30 sterile 3-mL syringes with sterile needle already attached
    c)
    30 individual 1½” 18-gauge sterile needles, used for mixing
    d)
    30 individual ½” 27-gauge injection needles
    • Other Supplies Needed
      • Alcohol pads
      • Sterile gauze
      • A “sharps container” or a puncture resistant container for throwing away needles after you are done with them. The container should be made from hard plastic or metal. Make sure it has a lid. You can also put used syringes or empty vials of medicine in the container.

Material included in Injection Box (a, b, c, d) and Medication Box (e):

Figure A

Step 3:
:       Take out the following from your Injection Box:
Step 4:
       Take two Egrifta® vials (Figure A, e) from the Medication Box. Put the box with the remaining vials back in the refrigerator right away.
Step 5:
       Prepare to use your supplies:
  • Wash your hands with soap and water. Dry your hands with a clean towel.
  • Take off the plastic caps from the vials of Egrifta® and Sterile Water bottle.
  • Clean the rubber stoppers on top of the two vials of Egrifta® and Sterile Water bottle with an alcohol swab.

How to mix Egrifta®

Step 1: Pick up the syringe with needle attached (Figure A, b), remove the protective cap and insert the needle through the rubber stopper of the bottle of Sterile Water (Figure A, a; see Figure B for illustration). Turn both upside down, and pull back the plunger until the liquid reaches the 2.2 mL mark on the syringe. (See Figure C)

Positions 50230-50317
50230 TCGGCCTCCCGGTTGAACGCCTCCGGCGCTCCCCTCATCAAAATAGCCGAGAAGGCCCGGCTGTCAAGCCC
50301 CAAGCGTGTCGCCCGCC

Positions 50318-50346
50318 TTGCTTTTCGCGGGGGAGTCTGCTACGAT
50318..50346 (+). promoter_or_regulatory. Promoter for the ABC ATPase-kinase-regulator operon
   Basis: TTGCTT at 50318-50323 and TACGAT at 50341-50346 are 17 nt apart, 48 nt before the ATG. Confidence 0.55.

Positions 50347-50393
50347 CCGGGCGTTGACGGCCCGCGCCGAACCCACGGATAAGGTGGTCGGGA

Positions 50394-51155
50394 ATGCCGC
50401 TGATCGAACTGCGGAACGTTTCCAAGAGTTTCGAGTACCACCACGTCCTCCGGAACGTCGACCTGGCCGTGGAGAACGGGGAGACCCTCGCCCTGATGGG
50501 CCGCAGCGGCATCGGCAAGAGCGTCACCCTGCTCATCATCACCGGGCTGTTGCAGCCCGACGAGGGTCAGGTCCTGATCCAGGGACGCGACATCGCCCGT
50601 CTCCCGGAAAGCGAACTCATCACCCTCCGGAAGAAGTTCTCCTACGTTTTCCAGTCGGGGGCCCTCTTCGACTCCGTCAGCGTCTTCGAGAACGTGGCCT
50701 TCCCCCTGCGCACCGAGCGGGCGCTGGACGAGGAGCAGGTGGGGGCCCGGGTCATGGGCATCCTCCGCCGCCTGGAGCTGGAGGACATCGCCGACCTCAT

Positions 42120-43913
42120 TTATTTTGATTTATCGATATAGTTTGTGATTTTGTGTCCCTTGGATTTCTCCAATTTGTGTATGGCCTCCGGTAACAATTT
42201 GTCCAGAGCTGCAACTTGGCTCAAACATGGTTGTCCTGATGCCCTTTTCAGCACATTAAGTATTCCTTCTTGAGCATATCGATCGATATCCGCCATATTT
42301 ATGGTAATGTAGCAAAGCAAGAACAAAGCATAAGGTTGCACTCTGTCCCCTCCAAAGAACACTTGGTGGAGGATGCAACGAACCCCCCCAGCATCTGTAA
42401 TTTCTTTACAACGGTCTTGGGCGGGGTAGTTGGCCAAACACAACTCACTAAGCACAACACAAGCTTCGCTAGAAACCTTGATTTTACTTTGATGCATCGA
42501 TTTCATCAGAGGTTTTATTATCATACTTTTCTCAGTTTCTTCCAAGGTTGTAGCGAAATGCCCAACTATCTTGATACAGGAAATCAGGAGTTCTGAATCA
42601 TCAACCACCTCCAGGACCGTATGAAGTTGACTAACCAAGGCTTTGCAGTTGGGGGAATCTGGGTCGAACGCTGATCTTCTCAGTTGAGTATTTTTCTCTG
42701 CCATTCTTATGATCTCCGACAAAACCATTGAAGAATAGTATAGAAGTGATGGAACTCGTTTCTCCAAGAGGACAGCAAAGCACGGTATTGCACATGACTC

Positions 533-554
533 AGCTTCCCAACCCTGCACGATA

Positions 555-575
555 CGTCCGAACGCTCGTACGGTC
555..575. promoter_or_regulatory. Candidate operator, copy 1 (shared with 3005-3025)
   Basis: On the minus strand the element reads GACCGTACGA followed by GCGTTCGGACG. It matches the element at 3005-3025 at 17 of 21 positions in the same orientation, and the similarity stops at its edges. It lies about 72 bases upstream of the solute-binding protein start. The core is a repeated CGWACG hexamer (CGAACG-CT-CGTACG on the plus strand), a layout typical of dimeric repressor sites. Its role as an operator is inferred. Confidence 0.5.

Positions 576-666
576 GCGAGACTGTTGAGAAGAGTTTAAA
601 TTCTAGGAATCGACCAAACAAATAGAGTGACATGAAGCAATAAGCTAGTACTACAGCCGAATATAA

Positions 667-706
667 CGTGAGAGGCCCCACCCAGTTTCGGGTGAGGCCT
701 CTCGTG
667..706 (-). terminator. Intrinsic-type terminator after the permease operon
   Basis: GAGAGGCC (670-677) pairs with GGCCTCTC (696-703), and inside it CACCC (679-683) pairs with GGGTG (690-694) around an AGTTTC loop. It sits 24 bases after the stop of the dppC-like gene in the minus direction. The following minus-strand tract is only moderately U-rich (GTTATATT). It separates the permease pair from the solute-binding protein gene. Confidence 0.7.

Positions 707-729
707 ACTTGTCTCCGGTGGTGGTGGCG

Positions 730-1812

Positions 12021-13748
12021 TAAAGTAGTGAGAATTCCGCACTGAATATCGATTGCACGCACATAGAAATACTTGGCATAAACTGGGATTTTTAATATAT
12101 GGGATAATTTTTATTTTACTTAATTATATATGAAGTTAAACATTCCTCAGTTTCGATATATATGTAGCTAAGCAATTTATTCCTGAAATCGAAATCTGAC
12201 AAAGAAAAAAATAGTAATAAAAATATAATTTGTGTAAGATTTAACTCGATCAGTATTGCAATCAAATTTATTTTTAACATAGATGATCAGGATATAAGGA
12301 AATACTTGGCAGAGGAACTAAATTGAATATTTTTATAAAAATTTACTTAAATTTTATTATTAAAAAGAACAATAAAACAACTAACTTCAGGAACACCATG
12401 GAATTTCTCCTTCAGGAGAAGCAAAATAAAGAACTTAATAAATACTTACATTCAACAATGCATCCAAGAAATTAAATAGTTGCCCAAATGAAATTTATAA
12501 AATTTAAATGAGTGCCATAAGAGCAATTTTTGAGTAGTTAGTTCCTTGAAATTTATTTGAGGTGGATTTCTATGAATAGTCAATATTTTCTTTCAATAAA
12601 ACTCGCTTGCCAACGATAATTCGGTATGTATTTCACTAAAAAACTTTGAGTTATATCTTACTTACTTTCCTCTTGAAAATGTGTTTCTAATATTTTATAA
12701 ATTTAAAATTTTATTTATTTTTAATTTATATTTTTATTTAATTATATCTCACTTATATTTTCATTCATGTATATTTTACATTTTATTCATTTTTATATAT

Step 2: Take the syringe with needle attached out of the Sterile Water bottle and insert the needle into one of the Egrifta® vials. Push the plunger in slowly on a slight angle so water goes down the inside wall of the Egrifta® vial instead of directly onto the powder to avoid foaming. (See Figure D)

Step 3: While keeping the syringe with needle attached in the vial and the vial upright, roll the vial gently in your hands for 30 seconds, until the Sterile Water and Egrifta® powder are mixed well. Do not shake the vial. (See Figure E)

Step 4: Still keeping the syringe with needle attached in the vial, turn both until the syringe is straight up. Pull down on the syringe until you see just the tip of the needle going through the rubber stopper, then pull back on the plunger until all the liquid inside the vial goes into the syringe. The level of medicine in the syringe should be around the 2.2 mL syringe mark. (See Figure F)

Step 5: Take the needle out of the vial. (See Figure G)

Step 6: Place the needle cap on its side against a clean flat surface. Without touching the needle, hold the syringe and slide the needle carefully into the protective cap (See Figure H). Push the cap all the way or until it snaps shut (See Figure I). Do not touch the cap until it covers the needle completely.

Step 7: With the cap on the needle, remove the needle by holding the syringe firmly and twisting the cap counterclockwise (to the left). (See Figure J)

Step 8: Place the 1½" 18-gauge mixing needle (Figure A, c), with its protective cap in place, onto the syringe. Twist the cap clockwise (to the right) until it is tight. (See Figure K)

Step 9: Remove the protective cap and insert the needle into the second Egrifta® vial (Figure A, e). Push the plunger in slowly on a slight angle so that the mixture goes down the inside wall of the Egrifta® vial instead of directly into the powder to avoid foaming (See Figure L).

Step 10: Keeping the syringe in the vial and the vial upright, roll the vial gently in your hands for 30 seconds, until the water and powder are mixed well. (Do not shake the vial.) The solution should look clear and colorless, with no particles in it. (See Figure M)